Luka Modric and Zinedine Zidane critical of Fifa’s new video technology

Real Madrid duo believe system causes confusion despite benefiting from it

  Cristiano Ronaldo scores  Real Madrid’s second goal in the Fifa Club World Cup semi-final against Club America  in Yokohama. The goal was ruled out for offside before the decision was overturned with the use of  video technology. Photograph: Yuya Shino/EPA

Cristiano Ronaldo scores Real Madrid’s second goal in the Fifa Club World Cup semi-final against Club America in Yokohama. The goal was ruled out for offside before the decision was overturned with the use of video technology. Photograph: Yuya Shino/EPA

 

Fifa’s new video review system is struggling to win supporters after the technology sparked controversy for the second straight match at the Club World Cup in Japan on Thursday.

Real Madrid reached the final by beating Club America 2-0 but the review system was again the talking point after Cristiano Ronaldo’s injury-time strike caused consternation.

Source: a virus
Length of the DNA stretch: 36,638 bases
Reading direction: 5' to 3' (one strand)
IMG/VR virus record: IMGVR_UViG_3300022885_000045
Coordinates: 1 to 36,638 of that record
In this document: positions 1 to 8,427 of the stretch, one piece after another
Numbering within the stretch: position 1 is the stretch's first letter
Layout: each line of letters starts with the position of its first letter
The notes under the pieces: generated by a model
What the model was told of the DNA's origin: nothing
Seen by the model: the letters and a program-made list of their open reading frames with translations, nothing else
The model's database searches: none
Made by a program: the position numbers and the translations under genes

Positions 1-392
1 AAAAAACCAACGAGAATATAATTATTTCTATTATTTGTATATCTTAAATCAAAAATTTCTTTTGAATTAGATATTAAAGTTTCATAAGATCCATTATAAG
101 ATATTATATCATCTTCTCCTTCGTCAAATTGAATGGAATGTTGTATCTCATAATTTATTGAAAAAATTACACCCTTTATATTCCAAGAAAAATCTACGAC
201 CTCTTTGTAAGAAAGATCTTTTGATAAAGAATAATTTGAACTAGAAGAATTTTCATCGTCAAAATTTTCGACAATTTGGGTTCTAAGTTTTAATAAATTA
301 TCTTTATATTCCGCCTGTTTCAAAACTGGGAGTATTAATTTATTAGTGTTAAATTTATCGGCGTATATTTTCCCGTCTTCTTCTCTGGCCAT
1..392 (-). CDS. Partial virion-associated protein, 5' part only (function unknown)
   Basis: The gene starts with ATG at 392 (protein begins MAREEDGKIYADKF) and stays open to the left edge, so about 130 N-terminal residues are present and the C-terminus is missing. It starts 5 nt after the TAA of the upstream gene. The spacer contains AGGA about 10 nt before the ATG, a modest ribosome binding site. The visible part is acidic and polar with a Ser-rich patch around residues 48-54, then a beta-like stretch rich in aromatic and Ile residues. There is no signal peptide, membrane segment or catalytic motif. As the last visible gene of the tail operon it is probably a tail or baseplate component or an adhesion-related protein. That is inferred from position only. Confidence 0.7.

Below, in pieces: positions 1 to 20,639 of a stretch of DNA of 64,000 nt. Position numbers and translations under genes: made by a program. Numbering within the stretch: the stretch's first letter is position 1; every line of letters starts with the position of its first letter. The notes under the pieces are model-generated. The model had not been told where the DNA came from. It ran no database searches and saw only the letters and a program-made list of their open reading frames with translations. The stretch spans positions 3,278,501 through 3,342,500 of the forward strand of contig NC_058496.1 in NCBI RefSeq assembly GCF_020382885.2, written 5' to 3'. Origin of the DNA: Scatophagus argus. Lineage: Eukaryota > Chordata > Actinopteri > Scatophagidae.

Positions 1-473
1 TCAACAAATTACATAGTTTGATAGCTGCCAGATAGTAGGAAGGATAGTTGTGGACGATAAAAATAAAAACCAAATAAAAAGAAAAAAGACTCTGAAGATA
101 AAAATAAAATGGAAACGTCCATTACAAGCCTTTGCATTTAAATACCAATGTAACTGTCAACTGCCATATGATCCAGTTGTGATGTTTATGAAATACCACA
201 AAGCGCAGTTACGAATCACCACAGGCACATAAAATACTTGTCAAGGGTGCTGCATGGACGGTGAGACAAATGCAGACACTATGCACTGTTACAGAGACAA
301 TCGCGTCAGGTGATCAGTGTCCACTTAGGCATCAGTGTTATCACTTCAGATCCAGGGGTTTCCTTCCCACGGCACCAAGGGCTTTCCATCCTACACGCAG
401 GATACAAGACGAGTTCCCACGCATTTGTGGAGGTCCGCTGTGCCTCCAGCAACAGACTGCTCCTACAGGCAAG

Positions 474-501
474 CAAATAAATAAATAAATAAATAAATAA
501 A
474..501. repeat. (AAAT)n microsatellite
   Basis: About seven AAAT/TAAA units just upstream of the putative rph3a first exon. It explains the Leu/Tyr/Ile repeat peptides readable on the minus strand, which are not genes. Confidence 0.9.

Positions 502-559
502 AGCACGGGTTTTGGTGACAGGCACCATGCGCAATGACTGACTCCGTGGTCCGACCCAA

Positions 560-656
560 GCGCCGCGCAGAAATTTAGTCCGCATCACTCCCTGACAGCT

The goal appeared to be ruled offside by Paraguayan referee Enrique Caceres before, in consultation with the video official, he eventually allowed it to stand.

“It’s a new system and I don’t like it very much. I think it can cause confusion and it wasn’t explained to us in much detail,” said Real midfielder Luka Modric.

“My first impression was it’s not a very good system.”

The previous day, video evidence was used to award a penalty for the first time in a competition run by soccer’s governing body Fifa as Japanese team Kashima Antlers beat Colombia’s Atletico Nacional in the semi-finals.

Kashima benefited after the video assistant referee (VAR) called the referee’s attention to an infringement by Atletico’s Orlando Berrio.

The decision, and the time it took to reach it, provoked anger from fans.

Atletico coach Reinaldo Rueda said his team were “victims of this innovation”.

Fifa is using the technology on a trial basis at the Club World Cup.

It involves off-field VARs monitoring the action and calling the referee’s attention to “clear mistakes in match-changing situations” such as goals, penalty decisions, red cards and mistaken identity.

Leagues in 12 countries have confirmed they will participate in a two-year experiment with VARs.

“If you ask me my personal impression it can cause confusion,” said Real coach Zinedine Zidane.

“We don’t have the power to decide. If that’s decided, then we need to get used to it.”

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